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Thread: Main difference between a mandolin and a tenormandolin

  1. #1
    Registered User poul hansen's Avatar
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    Default Main difference between a mandolin and a tenor mandolin

    I just happened to buy a tenor mandolin without ever being interested in one, let alone researching one.

    I will get it in 3-6 weeks, so a few questions:

    What are the main characteristics and what is it usually used for?

    Is it just a 12 string guitar with 8 strings?
    Last edited by poul hansen; Feb-25-2021 at 10:24am.
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    Mando accumulator allenhopkins's Avatar
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    Default Re: Main difference between a mandolin and a tenormandolin

    In Europe, what we on the Cafe generally call a "mandola" is often called a "tenor mandola" -- as opposed to the "octave mandola," which we call "octave mandolin."

    I've never heard one called a "tenor mandolin," but what you're getting may be a mandola, which is tuned CGDA; the top three string courses being the same as the lower three string courses on a mandolin.

    Very few mandolin-family instruments are strung with octave courses, like a 12-string guitar's four lower string courses. It's not unheard of, but it's not common.

    If you could furnish us with more info about the instrument you've bought, such as its scale length (from nut to bridge saddle), we could be more informative. A pic would be nice, too.

    As to what it might be used for, my analogy would be it is to the mandolin, as a viola is to the violin. It can play melodies, counter-melodies, harmonies etc. around the mandolin's generally lead melody. Because of its lower register, it's also often used for vocal accompaniment. Over the past few years, I've been playing mandola as much as, even more than, mandolin. Of course, this is based on the assumption that what you have is a mandola, or at least like one.
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    Default Re: Main difference between a mandolin and a tenormandolin

    That was my first thought, it’s probably a mandola.

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    Registered User poul hansen's Avatar
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    Default Re: Main difference between a mandolin and a tenormandolin

    It's not a mandola, which I already have. After searching I suspect it is an octave mandolin.
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    Kentucky KM-805
    Hora M1086 Portuguese II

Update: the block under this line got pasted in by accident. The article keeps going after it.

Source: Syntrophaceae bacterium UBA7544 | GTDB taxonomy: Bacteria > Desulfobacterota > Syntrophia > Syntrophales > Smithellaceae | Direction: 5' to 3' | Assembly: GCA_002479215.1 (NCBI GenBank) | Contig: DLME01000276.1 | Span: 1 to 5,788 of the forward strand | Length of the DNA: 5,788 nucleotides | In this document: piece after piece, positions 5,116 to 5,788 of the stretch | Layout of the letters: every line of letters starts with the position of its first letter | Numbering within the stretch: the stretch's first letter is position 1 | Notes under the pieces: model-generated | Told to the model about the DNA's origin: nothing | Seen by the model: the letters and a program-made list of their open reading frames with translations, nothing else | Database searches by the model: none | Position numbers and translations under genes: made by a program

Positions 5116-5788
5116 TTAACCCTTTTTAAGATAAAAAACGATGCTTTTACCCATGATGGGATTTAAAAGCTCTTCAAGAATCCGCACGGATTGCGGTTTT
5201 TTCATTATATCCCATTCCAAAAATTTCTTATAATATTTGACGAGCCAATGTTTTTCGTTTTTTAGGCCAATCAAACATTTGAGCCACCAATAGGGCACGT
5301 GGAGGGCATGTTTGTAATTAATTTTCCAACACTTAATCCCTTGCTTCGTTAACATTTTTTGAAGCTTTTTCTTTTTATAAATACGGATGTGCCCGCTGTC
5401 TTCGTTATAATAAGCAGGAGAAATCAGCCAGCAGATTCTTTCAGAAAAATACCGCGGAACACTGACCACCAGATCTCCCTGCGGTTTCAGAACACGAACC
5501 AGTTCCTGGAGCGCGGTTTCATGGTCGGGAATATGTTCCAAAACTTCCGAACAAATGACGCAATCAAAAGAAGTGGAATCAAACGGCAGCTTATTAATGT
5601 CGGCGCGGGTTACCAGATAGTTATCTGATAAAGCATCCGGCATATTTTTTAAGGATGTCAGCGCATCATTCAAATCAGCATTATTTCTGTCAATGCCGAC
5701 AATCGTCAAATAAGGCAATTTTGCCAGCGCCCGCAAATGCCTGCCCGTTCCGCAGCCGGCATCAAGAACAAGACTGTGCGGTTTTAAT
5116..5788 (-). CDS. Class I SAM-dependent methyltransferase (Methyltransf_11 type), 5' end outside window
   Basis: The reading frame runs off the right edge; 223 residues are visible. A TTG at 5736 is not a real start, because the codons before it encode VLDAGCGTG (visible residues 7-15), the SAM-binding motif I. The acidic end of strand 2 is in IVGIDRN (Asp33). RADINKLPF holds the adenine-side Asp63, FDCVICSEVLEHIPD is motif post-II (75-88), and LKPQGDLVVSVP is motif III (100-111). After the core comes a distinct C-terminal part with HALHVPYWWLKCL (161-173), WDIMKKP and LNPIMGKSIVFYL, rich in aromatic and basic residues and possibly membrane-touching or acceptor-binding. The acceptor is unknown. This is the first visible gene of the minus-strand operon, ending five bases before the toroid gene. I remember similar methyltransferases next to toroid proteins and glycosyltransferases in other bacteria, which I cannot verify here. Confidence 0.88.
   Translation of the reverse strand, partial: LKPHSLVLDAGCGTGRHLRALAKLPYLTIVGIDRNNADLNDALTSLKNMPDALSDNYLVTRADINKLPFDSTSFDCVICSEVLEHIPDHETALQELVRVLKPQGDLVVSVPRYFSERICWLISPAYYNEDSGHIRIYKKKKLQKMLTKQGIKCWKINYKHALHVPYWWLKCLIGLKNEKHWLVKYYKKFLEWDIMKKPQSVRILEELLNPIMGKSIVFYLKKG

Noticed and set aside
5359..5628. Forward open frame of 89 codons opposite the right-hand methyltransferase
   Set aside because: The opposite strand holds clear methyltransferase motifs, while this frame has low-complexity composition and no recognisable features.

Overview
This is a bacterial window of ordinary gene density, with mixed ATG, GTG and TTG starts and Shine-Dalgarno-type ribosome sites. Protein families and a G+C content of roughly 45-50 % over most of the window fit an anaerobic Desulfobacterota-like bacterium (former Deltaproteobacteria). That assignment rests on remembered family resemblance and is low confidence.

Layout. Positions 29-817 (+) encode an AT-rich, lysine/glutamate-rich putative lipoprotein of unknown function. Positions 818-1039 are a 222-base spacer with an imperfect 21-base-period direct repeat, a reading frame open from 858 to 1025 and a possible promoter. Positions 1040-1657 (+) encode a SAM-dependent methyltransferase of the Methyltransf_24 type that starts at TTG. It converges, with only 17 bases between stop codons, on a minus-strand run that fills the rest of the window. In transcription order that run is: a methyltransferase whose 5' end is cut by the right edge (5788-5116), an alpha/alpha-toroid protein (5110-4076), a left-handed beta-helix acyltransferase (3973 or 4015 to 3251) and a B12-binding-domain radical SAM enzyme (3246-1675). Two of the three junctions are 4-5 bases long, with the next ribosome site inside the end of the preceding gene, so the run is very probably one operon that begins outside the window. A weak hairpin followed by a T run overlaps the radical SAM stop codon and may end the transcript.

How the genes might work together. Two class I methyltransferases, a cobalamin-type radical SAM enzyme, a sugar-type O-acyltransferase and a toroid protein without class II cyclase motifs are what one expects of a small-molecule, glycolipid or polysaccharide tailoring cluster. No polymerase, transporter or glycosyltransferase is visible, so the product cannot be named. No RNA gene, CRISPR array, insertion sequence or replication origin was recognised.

Hora M1088 Mandola
    Hora M1087 Octave
    Dean Tennessee Acoustic-Electric
    Richmond RMA-110-VS
    Noname (German?) mandolin

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    Default Re: Main difference between a mandolin and a tenormandolin

    Where does the term “tenor” come from then?

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    Registered User poul hansen's Avatar
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    Default Re: Main difference between a mandolin and a tenormandolin

    The seller sold it as a "tenor mandolin"

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    Default Re: Main difference between a mandolin and a tenormandolin

    Think you're right, an octave mandolin -- or "octave mandola," as it's sometimes called in Europe (dunno why).

    Usually tuned GDAE an octave lower than a mandolin; not usually with octave pairs in the lower courses like a 12-string guitar, although I do have an Octofone that I've strung with "octaved" 3rd and 4th courses.

    Used for a lot of things: rhythm playing, melody/harmony work (though the longer scale and more-widely-separated frets tend to make it less agile than a mandolin or mandola), vocal accompaniment. Often used with a capo, unlike the mandolin.

    Looks like it could be Romanian made. Enjoy!
    Allen Hopkins
    Gibsn: '54 F5 3pt F2 A-N Custm K1 m'cello
    Natl Triolian Dobro mando
    Victoria b-back Merrill alumnm b-back
    H-O mandolinetto
    Stradolin Vega banjolin
    Sobell'dola Washburn b-back'dola
    Eastmn: 615'dola 805 m'cello
    Flatiron 3K OM

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    Default Re: Main difference between a mandolin and a tenormandolin

    Quote Originally Posted by allenhopkins View Post
    ..............
    Looks like it could be Romanian made. Enjoy!
    Yes, a lot of searching let me to the Hora site, where I found one almost identical.

    It was kind of strange to land there, as I within the last 2 months have bought a mandolin and a mandola from Hora ;-)

    But as I have been very satisfied with the price/ performance of their products, I'm looking forward to receiving the octave.

    It was a private sale but at 30$ for a Tennesee mandolin with pickup including a hardcase and 50$ for the octave, it was an offer I couldn't refuse.